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    Quote Originally Posted by Heinrich Harrer View Post
    I think my first name has a greek origin. For my children I would probably pick germanic names, but I'm not that annoyed by names traditionally used in our countries which have roman or greek roots.

    I'm much more annoyed by this new trend of picking cheap sounding anglo names like Cindy, Justin, Dennis, Marvin, Jaquelin, Kevin, etc.

    Usually parents who choose these names have a low education and most of their knowledge about the world comes from trashy TV shows.

    I remember actually having read an article about name-based discrimination a while ago (it's only available in German):
    http://www.spiegel.de/schulspiegel/w...649421,00.html
    Shoddy machine translation by Google Translate:
    On a thread and forum dedicated for Germanic culture, as a proud German you uphold Greece and Rome before denigrating Anglo-Saxons as 'cheap'... In America, it's because of the snobbery and resistance of Germans playing "White Ethnics" in solidarity with non-Germanics (Sicilian Mafiosos and IRA fanatics) against Anglo-Saxons why America is no longer a bastion of Germanic culture. Can you square that circle?! Ask Æmeric all about it; this is no bullshit to say the truth.

    Idiotic rhetoric shall not go unanswered. You know, this is the same mentality of those who have apologetics for a Roman Axis inclusive of Tokyo whilst dogging Germanic Anglo-American Allies despite the Molotov-Ribbentrop Pact. Oh, we're the 'trashy' Germanics, unlike the hypocrites who haven't any guts to take a stand and draw the line in the sand, if anybody put their money where their mouth is, because they cannot realistically do so at the cultural crossroads of the Continent and still be arbeiter of Mitteleuropa, thus justifying why they should take on the Mediterranean mantle of other peoples' religious and political legacies for their own, even as Anglo-Saxons cry "Brexit!"

    It's unwarranted that you should first praise your own folk for something you then deplore in our folk, just projecting your negativity onto fellow Germanics. After all, this thread, like the forum itself, are supposed to be drawing upon a common Germanic heritage and if, as you are fine with Germans plastering your kids with foreign names, why the vitriol aimed at Anglo-Saxons doing the same and from the same selection as your own kin?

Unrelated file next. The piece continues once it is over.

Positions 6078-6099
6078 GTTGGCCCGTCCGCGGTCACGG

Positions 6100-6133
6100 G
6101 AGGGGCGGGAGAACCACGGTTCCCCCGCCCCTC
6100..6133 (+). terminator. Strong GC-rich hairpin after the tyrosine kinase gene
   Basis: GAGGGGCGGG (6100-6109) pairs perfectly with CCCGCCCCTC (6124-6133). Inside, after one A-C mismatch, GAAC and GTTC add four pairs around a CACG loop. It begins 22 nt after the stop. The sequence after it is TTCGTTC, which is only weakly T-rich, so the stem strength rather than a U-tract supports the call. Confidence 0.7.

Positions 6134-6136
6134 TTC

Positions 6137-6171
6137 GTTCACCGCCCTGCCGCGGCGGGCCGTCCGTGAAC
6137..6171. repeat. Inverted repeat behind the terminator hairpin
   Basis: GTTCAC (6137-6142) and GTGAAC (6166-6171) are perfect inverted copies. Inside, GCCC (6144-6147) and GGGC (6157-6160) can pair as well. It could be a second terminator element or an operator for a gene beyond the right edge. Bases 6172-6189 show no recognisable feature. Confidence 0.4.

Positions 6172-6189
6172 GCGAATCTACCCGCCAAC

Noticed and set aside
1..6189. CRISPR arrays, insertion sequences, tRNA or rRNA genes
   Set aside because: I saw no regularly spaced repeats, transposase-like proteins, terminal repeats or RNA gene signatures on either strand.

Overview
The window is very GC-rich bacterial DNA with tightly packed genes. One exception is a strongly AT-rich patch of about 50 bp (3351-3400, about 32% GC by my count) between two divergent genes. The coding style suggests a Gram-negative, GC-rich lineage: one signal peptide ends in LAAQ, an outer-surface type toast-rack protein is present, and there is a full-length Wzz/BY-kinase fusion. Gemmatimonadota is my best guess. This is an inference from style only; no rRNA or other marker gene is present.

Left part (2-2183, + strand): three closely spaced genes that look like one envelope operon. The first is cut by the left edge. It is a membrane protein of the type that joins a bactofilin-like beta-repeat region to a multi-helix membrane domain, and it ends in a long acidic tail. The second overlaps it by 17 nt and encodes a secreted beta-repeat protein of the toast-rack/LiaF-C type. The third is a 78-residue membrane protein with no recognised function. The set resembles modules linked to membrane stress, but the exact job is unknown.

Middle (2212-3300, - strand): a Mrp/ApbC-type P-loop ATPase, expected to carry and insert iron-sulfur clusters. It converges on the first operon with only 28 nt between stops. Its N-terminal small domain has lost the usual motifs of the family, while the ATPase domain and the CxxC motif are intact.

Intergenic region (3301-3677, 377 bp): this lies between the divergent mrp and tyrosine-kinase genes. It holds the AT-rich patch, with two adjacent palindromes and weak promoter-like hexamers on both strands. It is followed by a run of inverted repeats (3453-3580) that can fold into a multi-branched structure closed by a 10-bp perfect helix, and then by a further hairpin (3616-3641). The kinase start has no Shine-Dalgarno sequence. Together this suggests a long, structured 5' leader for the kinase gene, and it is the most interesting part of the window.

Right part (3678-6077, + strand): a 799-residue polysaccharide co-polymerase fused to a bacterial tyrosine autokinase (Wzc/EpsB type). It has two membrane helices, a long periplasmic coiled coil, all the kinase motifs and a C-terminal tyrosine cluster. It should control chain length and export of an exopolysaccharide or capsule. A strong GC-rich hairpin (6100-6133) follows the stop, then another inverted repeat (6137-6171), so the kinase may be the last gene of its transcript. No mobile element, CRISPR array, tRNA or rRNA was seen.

It's not Anglo-Saxons apart from our German aristocracy who went by the name Augustus in common with their countrymen like the French using Auguste. Why is it that Latin Caesar is somehow German Kaiser, but that Slavs use Karol from Karl to denote kingship? As it is, most of those names you mentioned aren't even Anglo-Saxon, but you delight passing the buck to us for hypocritical straw man bashing. I can see most of those names in Alsace-Lorraine, save Marvin would be Martin and Kevin would be held by Irish Catholics in exile from Anglo-Saxon Protestant rule. Not so 'Anglo' as insinuated, eh?!

    Cindy: Greek from Hyacinth via French
    Justin: Greek from Justinian
    Dennis: Greek from Dionysius via French
    Marvin: English, Norse or Welsh*
    Jaquelin: Hebrew from Jacob (a favourite "German name", due to Yids?!) via French
    Kevin: Irish from Caoimhín

    https://www.ancestry.com/name-origin?surname=marvin

    Marvin Name Meaning
    from the Middle English personal name Merewine (Old English Maerwin, from mær ‘fame’ + win ‘friend’). from the Old English personal name Merefinn, derived from Old Norse Mora-Finnr. from the Old English personal name M?rwynn, composed of the elements m?r ‘famous’, ‘renowned’ + wynn ‘joy’. from the Welsh personal name Merfyn, Mervyn, composed of the Old Welsh elements mer, which probably means ‘marrow’, + myn ‘eminent’.

    Source: Dictionary of American Family Names ©2013, Oxford University Press
    Quote Originally Posted by Þoreiðar View Post
    My first name is of Jewish origins. I'm thinking about changing it to one of my grandfathers' name; either 'Thor Olav' or 'Reidar'. I've also considered a combination of the two, but it wouldn't sound very natural.
    Explanation for your screen name is very cool. I could have similarly been named Archie Howard or Howard Archie, both of Germanic origin. As it is, I do have both first and second of Celtic origin, but firstly common where Norwegians settled among the Scots and secondly in Northern England where the Bretons set up Norman yoke.